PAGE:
Book 21: Who Murdered Chaucer? – Jones, Yeager, Dolan, Fletcher & Dor

Jones, Terry - Who Murdered ChaucerI know I say this often, but what a fascinating read, but what’s most exciting is that this is a work of nonfiction. I don’t generally read a lot of nonfiction, but after reading about this on a site ages ago (at least a year ago) and having just finished A Burnable Book, I knew this was a great time to read it. Needless to say I absolutely plan on finding a full biography of Chaucer.

Who Murdered Chaucer? focuses on the last 20(ish) years of Chaucer’s life, but more so on the political climate, which is vital to interpreting Chaucer’s writings and why so few survived, I found. And come on, the man lived 150 years before and is considered the father of English poetry, why does Shakespeare get all the credit? I mean sure Shakespeare wrote A LOT, but just this next paragraph should make you want to learn more about Geoffrey Chaucer.

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Book 5: Amistad – David Pesci

Pesci, David - AmistadThis is one of those books that make me glad that I participate in my local library’s book group! I would never have gone out of my way to read this book and I surprisingly enjoyed it. I’ve done like I did with Dances with Wolves and broken down this post into the book and movie sections. I don’t think I will add a book group recap unless something really bad happens like with Dances with Wolves.

The Book
I guess I shouldn’t be surprised anymore that I’m enjoying the books selected for book group. They’ve broadened my reading and helped me to branch out, not just because of the styles and subjects I never would’ve read, but because the film adaptations are older and they are really interesting!

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Book 72: The House of Hades (The Heroes of Olympus #4) – Rick Riordan

Riordan, Rick - The House of HadesIn this, the penultimate novel of The Heroes of Olympus, Rick Riordan sets the scene for a HUGE finale in the last and final book. I’ve had my name on the wait list for this book since I finished The Mark of Athena back in February or whenever the library first let me add my name to the list and I will do the same thing with the final installment, The Blood of Olympus.

This book picks up right where The Mark of Athena left off and keeps filling up details and providing more and more tension before everything snaps between Gaea and the demigods and gods. To be fair the series could end with this book and I wouldn’t be mad as there was a pretty succinct ending to this novel versus many of the other cliff hangers I’ve read before like that at the end of the last novel. This one although much sadder, the characters and readers of the series are growing up, was much more encapsulated.

THERE WILL BE SPOILERS so if you plan on reading these books, I would not recommend reading after this point. There might not be any for this book, but there may be for earlier books in the story, but no promises – this is the fourth book in the series.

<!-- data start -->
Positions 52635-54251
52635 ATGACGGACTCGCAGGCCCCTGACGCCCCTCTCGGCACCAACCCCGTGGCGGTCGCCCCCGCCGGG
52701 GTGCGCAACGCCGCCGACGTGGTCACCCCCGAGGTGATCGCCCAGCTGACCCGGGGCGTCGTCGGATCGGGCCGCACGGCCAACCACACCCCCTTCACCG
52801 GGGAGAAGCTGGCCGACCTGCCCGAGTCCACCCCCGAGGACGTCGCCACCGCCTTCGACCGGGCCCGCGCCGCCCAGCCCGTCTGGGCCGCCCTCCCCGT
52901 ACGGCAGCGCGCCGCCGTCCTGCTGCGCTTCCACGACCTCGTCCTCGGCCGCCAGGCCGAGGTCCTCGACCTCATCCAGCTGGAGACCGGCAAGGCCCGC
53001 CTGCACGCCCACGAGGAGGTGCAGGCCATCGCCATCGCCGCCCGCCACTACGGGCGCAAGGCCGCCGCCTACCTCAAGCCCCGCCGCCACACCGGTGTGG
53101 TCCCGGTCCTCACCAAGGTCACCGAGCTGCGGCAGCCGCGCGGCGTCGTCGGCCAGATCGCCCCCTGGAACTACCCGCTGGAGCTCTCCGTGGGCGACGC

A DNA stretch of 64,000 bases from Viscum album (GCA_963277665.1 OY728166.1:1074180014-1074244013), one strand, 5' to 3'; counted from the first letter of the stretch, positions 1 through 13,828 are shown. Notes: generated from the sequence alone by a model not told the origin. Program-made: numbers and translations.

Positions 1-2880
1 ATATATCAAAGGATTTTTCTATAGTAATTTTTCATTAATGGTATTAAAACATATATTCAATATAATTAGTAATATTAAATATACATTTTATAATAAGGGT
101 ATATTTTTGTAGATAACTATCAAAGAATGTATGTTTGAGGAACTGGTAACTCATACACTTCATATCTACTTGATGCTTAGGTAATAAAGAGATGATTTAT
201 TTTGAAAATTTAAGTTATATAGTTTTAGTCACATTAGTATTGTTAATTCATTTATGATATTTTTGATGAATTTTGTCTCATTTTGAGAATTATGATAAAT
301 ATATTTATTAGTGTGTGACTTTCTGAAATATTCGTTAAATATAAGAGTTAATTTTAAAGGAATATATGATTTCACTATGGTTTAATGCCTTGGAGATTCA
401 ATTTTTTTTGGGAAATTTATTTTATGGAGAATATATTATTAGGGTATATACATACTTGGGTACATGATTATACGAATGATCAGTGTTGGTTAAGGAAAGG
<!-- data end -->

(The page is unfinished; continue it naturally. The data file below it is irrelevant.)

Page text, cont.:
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Book 69: The Demigod Diaries (The Heroes of Olympus) – Rick Riordan

Riordan, Rick - The Demigod DiariesThis is the second collection of short stories Riordan released in his Greco-Roman young adult series. I actually preferred this collection to the first, The Demigod Files, but I think that comes from the length of the stories and the inclusion of the final story in this selection by Riordan’s son, Haley. In addition this was the 18th library book I’ve read this year, which is pretty impressive for me and I’m excited to be supporting the library more and more these days.

The four short stories in this collection are The Diary of Luke Castellan, Percy Jackson and the Staff of Hermes, Leo Valdez and the Quest for Buford and Son of Magic. Each one of these stories stands out and included different characters which I think is why I enjoyed this collection better than the first, but as mentioned above Son of Magic is what made this collection.

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Book 67: The Demigod Files (Percy Jackson & the Olympians) – Rick Riordan

Riordan, Rick - The Demigod FilesThis was a super short collection of short stories and various add ons to the Percy Jackson universe and I thoroughly enjoyed it. I’m picking up the other short story collection for The Heroes of Olympus series Riordan wrote and can’t wait to read it.

There were three short stories in this book: Percy Jackson and the Stolen ChariotPercy Jackson and the Bronze Dragon, and Percy Jackson and the Sword of Hades. Each one had characters from the Percy Jackson universe that you love, or love to hate and the writing was just as creative and humorous as that in the full length novels. In addition to this, the book is set up as a how-to/introduction guide to Camp Half-Blood and included add-ons about some of the campers, a map of camp, a packing list (diagram) and brief bios of many of the campers and key gods of Olympus.

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